Resene NZILA Pride of Place Landscape Architecture

2008 Award Winners


Isthmus in association with Studio Pacific Architecture

Category 2b Urban Design

Like so many other waterside cities, Wellington’s CBD for decades had its back turned on the waterfront that originally gave it life.  Piece by piece, its identity as a harbour city is being put back together with a comprehensive suite of central city waterfront redevelopment projects that is now almost complete.  Benefiting from the attention of some of New Zealand’s top landscape and urban design talents, the enterprise has been characterised by bold thinking, a focus on key relationships and connections, consistent employment of an energised contemporary aesthetic, and respect for the character of those parts of the jigsaw that have already been put in place. 

Isthmus Group and Studio Pacific Architecture’s Kumutoto Wharf Development maintained unflinching emphasis on reconnecting the CBD with its waterfront by throwing open the old wharf gates on Customhouse Quay and insisting on the installation of new pedestrian crossings to facilitate access to the two new plaza that are the project’s key spaces.  Kumutoto Plaza focuses on the symbolically ‘declaimed’ Kumutoto Stream mouth, while Wharf Plaza literally extends the city to the sea with a new wharf extension at the end of the newly-formed plaza.

Without directly repeating the construction detailing of neighbouring sites whose upgrading preceded it, Kumutoto keeps faith with it with a palette of simple, robust materials and design detail that acknowledges the wharf’s working heritage.  Although unashamedly contemporary in its aesthetic, it thus achieves an almost seamless integration with the historic waterfront.  At the same time, the spaces are a perfect fit with the character of the new Meridian building that forms the critical edge to both plaza, and to the colonnade along its seaward side.

The Kumutoto project does not demand attention.  Rather, it is one of those landscape and urban design developments whose excellence lies precisely in the fact that they are ‘just right’.  After decades of anxiety about the potential adverse effects of inappropriate new buildings constructed on the waterfront, Wellingtonians are likely to be now at least partially reassured.  While the need for vigilance remains, a carefully-considered approach to redevelopment of its waterfront can accommodate the well-designed built form that is in fact critical to the definition of human-scale, usable space on the Windy City waterfront.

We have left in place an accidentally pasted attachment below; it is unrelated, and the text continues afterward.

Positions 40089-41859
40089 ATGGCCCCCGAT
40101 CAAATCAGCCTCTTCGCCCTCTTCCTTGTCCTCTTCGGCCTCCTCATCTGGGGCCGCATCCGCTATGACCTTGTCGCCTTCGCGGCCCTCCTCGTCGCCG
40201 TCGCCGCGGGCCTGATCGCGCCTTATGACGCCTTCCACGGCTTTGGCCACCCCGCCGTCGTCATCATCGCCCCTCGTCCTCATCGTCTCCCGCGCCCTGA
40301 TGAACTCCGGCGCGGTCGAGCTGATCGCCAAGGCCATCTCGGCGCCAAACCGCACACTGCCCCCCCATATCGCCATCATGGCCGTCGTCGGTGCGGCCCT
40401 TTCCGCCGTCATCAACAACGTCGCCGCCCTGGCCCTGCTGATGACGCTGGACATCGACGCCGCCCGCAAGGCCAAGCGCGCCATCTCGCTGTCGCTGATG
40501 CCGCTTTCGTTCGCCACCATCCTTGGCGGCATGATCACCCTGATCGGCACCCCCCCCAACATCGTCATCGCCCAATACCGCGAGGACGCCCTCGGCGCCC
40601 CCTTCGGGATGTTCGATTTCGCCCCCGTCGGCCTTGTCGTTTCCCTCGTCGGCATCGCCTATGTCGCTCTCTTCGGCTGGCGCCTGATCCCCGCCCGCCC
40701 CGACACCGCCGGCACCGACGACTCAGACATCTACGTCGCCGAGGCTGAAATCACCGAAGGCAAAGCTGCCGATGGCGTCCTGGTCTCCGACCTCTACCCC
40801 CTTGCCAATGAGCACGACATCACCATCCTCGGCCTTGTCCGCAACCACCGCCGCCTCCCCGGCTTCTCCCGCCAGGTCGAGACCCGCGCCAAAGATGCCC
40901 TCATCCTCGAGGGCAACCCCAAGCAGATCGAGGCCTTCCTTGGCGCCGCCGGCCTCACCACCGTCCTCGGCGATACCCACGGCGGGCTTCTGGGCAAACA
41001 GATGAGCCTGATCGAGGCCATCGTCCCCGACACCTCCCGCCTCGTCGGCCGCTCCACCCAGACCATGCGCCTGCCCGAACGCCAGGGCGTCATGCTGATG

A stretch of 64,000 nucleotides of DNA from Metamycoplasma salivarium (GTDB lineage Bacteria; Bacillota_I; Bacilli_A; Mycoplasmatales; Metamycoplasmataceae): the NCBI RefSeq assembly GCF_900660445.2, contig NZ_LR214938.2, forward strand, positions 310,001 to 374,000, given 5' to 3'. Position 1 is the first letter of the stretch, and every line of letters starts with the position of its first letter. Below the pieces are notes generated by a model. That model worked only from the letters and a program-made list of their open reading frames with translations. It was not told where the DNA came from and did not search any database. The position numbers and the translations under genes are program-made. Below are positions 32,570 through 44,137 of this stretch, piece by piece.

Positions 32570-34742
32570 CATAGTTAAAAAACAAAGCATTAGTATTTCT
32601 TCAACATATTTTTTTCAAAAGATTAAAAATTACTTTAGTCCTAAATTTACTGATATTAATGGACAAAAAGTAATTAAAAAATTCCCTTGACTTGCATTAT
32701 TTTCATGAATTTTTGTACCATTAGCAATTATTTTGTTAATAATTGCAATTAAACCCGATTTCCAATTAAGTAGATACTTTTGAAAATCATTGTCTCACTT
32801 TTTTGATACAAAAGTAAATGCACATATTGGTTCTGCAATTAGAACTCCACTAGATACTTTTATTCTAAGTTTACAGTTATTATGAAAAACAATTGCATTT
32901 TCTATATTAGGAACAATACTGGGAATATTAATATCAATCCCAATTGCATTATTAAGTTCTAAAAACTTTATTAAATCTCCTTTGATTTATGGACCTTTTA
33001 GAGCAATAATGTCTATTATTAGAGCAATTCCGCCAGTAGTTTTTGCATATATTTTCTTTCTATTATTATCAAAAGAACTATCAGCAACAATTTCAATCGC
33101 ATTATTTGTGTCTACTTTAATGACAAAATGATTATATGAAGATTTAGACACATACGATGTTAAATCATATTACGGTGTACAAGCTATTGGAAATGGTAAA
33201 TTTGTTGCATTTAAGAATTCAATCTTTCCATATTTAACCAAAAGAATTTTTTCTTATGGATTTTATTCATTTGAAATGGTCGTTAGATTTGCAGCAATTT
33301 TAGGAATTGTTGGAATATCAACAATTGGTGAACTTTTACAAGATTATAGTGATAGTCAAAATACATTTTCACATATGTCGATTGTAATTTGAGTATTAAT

Boffa Miskell Ltd 

Landscape Planning - Planning and Environmental Design

This outstanding project encompasses the recovery of indigenous forest remnants, biodiversity and the future management of Manukau City’s native plant resource.

It provides a beautifully resolved restoration and biodiversity practice manual, with excellent guidelines to re-establish native plants throughout Manukau City.

It is an extremely important work in the struggle for sustainability in the ecosystems of  Aotearoa New Zealand.

The guidelines are sensitive to respective natural, cultural and physical contexts. They encourage individuals to identify their eco-address and the types of plants that will grow well in their area. 

The project demonstrates the achievement of a clear-sighted approach. The guidelines are exceedingly well structured and easy to use. 

The report is an educational tool, promoting environmental protection and enhancement. It is a practical and very useful tool for the Manukau community at all levels and the approach is relevant regionally, and even nationally.

Glowing references from the client, Manukau City, the Auckland Regional Council and the South Auckland Branch of the Royal Forest and Bird Protection Society.



Wraight Athfield Landscape + Architecture Ltd

Category 2c Rural /Park/Recreational